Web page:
Of course, Tether can’t just mandate that 1 USDT = $1. It has to support that valuation in a market. So Tether maintains dollar reserves, so that if someone tries to buy or sell USDT’s value away from the pegged value of $1, the Tether company will either create new Tethers or use its dollar assets to restore USDT to a value of $1. This is similar to the way foreign countries peg their currencies against the dollar.
If Tether has US$1 in reserves for every Tether it issues — as the company claims it does — it can always maintain the peg. But there has been a lot of scandal surrounding Tether, because the company is probably lying about how much dollar assets it has. Most observers believe it has a lot less than US$1 per USDT, and the company has been fined by the U.S. government for not having as much reserves as it claims.
This makes Tether look somewhat like the return of a vanished 19th-century financial institution: The fractional-reserve free bank. Back in the 19th century, banks in the U.S. issued their own dollars — it would be like if we had Chase dollars and Citibank dollars and Wells Fargo dollars, instead of just the good old green government-printed dollars that we use today. They had to keep reserves (of gold and/or silver), but these reserves didn’t have to equal the amount of currency issued — only a fraction of it. Fractional reserve banking allows banks to make profit, since they can lend out a lot more than they take in deposits, but it also makes them vulnerable to bank runs; if everyone asks for their money back at once, the bank can’t make payments, and either gets bailed out by the government or goes out of business.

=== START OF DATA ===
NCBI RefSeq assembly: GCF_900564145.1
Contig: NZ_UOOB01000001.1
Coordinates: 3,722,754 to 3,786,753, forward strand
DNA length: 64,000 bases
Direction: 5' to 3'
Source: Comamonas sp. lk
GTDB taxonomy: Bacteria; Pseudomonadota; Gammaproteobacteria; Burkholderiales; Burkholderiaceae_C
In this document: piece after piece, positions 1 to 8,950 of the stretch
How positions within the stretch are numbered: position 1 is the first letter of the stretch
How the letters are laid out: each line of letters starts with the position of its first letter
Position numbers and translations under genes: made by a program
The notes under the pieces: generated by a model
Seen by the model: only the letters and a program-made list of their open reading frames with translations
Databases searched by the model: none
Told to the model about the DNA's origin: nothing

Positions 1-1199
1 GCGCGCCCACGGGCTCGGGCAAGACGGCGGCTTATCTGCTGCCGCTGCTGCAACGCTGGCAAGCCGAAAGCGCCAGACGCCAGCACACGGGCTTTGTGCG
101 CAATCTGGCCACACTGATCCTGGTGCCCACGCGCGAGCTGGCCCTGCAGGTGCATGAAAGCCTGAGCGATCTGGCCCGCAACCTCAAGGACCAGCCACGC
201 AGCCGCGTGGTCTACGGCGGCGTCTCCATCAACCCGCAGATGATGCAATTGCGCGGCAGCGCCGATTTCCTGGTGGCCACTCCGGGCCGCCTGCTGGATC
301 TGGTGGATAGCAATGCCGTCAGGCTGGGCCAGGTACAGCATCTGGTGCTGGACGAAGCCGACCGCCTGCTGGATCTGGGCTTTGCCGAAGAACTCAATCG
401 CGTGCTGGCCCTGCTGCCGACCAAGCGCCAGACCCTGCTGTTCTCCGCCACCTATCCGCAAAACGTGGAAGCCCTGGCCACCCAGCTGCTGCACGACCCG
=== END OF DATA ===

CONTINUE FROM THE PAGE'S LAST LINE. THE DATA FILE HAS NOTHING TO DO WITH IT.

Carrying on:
Similarly, Tether, if it is indeed creating a lot more USDT than it has dollars in reserve, is engaging in fractional-reserve banking and creating its own dollars. Of course unlike the free banks of the 19th century, Tether would be doing this illegally (which is why it got fined).
But so what? Even if it’s being fraudulent, that doesn’t mean Tether is worthless or that it’s not providing economic value. That just makes it a poorly-regulated gray-market fractional-reserve bank. As Cem Dilmegani explains, there is probably not going to be a run on Tether anytime soon — most of the USDT is held by a few big accounts that are unlikely to demand their dollars back from the company. So if there’s not a run, everything is fine. And if there is a run, well, the crypto people knew the risks.
As for USD Coin, Tether’s main competitor, it claims to be fully backed by “fully reserved assets”. These include things like Treasuries. Assuming the company is telling the truth (which it probably is), that makes USD coin less like a fractional-reserve bank and more like a money market fund. A money market fund invests in highly liquid low-risk assets like Treasuries, and issues its own shares, which are then traded as if they are practically as good as dollars. They only run into trouble in extreme situations, like in 2008 when it turned out that many money market funds were holding assets that were not nearly as low-risk as they thought.
So Tether and USD Coin aren’t replacing fiat money. Instead, they’re transposing well-known financial institutions into the cowboy world of crypto. This could ironically extend U.S. dollar hegemony, at least in the short term, because stablecoins could make it easier for gray markets to get their hands on dollar equivalents. For example, in 2019 and 2020 Tether was widely suspected of being a vehicle for capital flight from China, helping people get their money out of China and into dollars. Future stablecoins that ensured total privacy via zero-knowledge proofs might be even more effective at letting people circumvent capital controls without consequences.
But Bretton Woods 2 is still under pressure, and in the long term, creating new cryptodollars doesn’t change any of the underlying economic problems with dollar hegemony. And stablecoins could play a very interesting role in creating a new equilibrium — whether or not China ever allows yuan convertibility.